Recently I’ve found myself in a lot of pain. I’ve injured a disc in my low back. Going through this injury has taught me so much about myself, how I can relate to practice members and most importantly how incredible our bodies are at healing.
I was a little reluctant to share the details of my injury so “publicly” as I don’t want people to feel bad for me or be concerned about the pain in my ass (literally). However, there is just so much I’ve learned that ultimately I think its of value to share some of my insights that I’ve learned the past several months.
I want to start at the beginning and the questions I always get when I do tell people - “how did it happen?” My response “I don’t really know.” I usually get a weird look at this point - aren’t you a doctor? shouldn’t you know these things. And the truth is I do know how it happened but people are often looking for a simple answer to a much more complex question. I’m a cross fitter and go religiously 5-6x/week so that’s the most common thought of how I did this. Must have been lifting too heavy or going too hard on a WOD (workout of the day). This isn’t the case however. The thing with disc injuries is that they are a result of accumulated stress through the disc over time often to too repetitive trauma (i.e. sitting). So this has likely been an injury developing over years that even with all my training, I ignored the warning signs.
Here are some of the most valuable things I’ve learned about pain the last few months:
Pain SUCKS. Period. I’ve experienced pain before and often. My body is always sore from something so I’m “used to it.” This is different though. This is nerve pain and it is constant and intense and exhausting. My body just didn’t bounce back in a couple weeks like I am used to (insert the getting old pun). But here’s the thing, as frustrating, debilitating, and depressing as the pain is, I am so glad for it. It is a constant reminder that I have pushed my body beyond its threshold for too long, I ignored the warning signs that got me here in the first place and I need to be aware of what is going on in my back all the time as this injury heals.
Don’t get me wrong, I have struggled internally many days about getting pain killers or nerve blocks to get some relief but ultimately I’ve made the choice to avoid all medications - even over the counter. I’m a strong believer of everyone having the choice to make their own health care decisions so I won’t deep dive into this too much for this article and I’m also not making judgements on people who have gone the medicine route for their pain. Somewhere in our lives and society we have be taught that as humans we shouldn’t have to experience ANY human suffering. We shouldn’t ever experience a runny nose or cough - just take a Tylenol cold and flu. We shouldn’t have arthritis pain just starting taking Aleve twice a day. We are so far deep in a culture that is averse to any form of discomfort that we have completely lost sight of why we experience these symptoms in the first place.
I’m usually a broken record about this, but I myself needed this reminder several times the past 3 months and I’ll probably need it several more - we need to give it time. This is truly the most important factor of healing properly. Let’s look at my disc injury for example. This has likely been something occurring in my body for years - almost 10 years of post-secondary education, 5+ years of intense physical training in the gym where I’m not always in the best form, a global pandemic where I spent much more time sitting around at my desk and couch far more than normal etc. It is so unfair for me to put the pressure on myself and my body to heal in a couple weeks or months. But yet here I am - constantly battling with unreal expectations of my body.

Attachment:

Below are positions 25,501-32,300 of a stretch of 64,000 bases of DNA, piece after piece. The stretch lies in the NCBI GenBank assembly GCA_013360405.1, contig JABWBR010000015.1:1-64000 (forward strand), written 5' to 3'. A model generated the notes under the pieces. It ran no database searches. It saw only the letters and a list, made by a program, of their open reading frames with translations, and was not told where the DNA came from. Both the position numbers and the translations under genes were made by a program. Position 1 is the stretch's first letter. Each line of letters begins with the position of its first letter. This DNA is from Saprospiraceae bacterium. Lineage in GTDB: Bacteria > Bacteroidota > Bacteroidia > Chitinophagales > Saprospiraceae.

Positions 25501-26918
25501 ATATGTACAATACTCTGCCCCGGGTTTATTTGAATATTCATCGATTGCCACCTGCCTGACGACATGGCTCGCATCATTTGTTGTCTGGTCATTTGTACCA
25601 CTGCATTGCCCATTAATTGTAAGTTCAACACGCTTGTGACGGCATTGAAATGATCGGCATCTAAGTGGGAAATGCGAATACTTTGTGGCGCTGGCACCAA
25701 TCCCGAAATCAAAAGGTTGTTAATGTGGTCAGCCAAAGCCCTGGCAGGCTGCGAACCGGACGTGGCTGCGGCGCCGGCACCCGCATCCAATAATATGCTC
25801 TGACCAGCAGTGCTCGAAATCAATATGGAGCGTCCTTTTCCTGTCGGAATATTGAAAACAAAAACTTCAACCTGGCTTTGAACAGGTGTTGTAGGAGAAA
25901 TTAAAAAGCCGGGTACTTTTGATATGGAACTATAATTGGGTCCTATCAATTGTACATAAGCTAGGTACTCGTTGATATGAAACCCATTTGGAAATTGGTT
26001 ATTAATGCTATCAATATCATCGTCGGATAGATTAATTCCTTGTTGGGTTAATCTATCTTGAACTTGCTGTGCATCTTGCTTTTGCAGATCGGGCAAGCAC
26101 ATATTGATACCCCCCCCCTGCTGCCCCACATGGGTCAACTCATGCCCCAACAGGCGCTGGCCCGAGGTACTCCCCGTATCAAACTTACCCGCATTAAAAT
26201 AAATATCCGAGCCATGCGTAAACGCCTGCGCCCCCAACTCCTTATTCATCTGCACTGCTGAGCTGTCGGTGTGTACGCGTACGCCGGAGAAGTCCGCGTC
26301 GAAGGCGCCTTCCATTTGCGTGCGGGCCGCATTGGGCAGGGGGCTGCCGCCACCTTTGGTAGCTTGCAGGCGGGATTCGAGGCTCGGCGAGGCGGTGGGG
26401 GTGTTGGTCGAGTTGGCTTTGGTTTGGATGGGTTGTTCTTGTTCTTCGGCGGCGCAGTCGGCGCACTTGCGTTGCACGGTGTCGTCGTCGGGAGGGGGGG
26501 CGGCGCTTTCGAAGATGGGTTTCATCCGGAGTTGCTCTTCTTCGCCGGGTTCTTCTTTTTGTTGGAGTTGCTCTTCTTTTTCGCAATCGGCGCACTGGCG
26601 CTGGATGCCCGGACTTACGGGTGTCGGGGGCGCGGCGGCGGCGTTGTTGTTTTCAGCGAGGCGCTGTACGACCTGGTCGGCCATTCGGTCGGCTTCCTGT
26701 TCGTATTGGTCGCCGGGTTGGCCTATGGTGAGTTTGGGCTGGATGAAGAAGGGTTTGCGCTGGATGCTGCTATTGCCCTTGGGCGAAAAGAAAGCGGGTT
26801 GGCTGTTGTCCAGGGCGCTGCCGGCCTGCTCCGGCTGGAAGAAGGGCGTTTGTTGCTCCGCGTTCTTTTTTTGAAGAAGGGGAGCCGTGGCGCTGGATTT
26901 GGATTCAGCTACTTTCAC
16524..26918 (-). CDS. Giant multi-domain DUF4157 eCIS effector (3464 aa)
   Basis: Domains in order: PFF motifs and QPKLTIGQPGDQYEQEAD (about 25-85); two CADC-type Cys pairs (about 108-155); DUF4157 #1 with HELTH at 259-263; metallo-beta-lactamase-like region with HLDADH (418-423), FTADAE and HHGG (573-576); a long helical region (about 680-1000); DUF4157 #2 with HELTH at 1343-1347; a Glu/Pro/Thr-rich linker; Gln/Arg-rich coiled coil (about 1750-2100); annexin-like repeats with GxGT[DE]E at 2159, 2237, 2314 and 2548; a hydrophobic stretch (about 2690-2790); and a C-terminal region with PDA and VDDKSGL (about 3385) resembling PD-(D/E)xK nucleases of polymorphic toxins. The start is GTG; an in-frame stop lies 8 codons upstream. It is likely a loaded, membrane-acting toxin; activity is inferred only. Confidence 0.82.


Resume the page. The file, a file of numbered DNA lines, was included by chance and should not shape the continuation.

These unrealistic expectations we put on our body leads to mental and emotional exhaustion. I usually have a good handle on my emotional health, I’m very grateful for what I have, what I’ve created and where I’ve gotten to this far in my life. But a big part of my life is my training and having fun in the gym with various workouts, pushing my body to new limits and abilities. When this got taken away from me because of this injury, I found myself losing my identity and my fun, my release at the gym. I didn’t want to stop going but I also couldn’t do what used to because I was in so much pain. Simple things, like putting on socks and tying up my shoes where near impossible. I could feel many thoughts of negative self talk creeping into my daily monologue.
But, I changed my expectation. I had to or else I was going to go down a road that lead to places I didn’t want to be. Of course I would need to modify my movements and my intensity - my body is healing from a major injury. With this I have swallowed my pride, embraced the amazing strides my body has already made in the short period of time since onset of symptoms and refocused my intentions. I can’t say that I’m having just as much fun as before but I’m excited for the future and how my body actually is healing.
Stop being afraid of the pain. Pain is there to guide you and remind you that you’ve injured something and your body is healing it. Do the rehabilitation, get the adjustments and therapy done, and have belief in your body’s incredible abilities. It’s not always about taking the easy quick way out.
Reach out for support when you need it. I’ve been lucky in the sense that I have the knowledge about what is going on in my back, but I can definitely appreciate now how scary this can be for someone. Never stop believing the truth about your body - it was designed to heal and has an amazing capacity to thrive. Give your body time, nutrients and respect.
Dr. Alfredo is a health enthusiast who’s goal is to help people and families live healthier, happier lives. My philosophy on health is simple - our body’s have the amazing ability and potential to self-adapt, self-regulate and THRIVE in this world.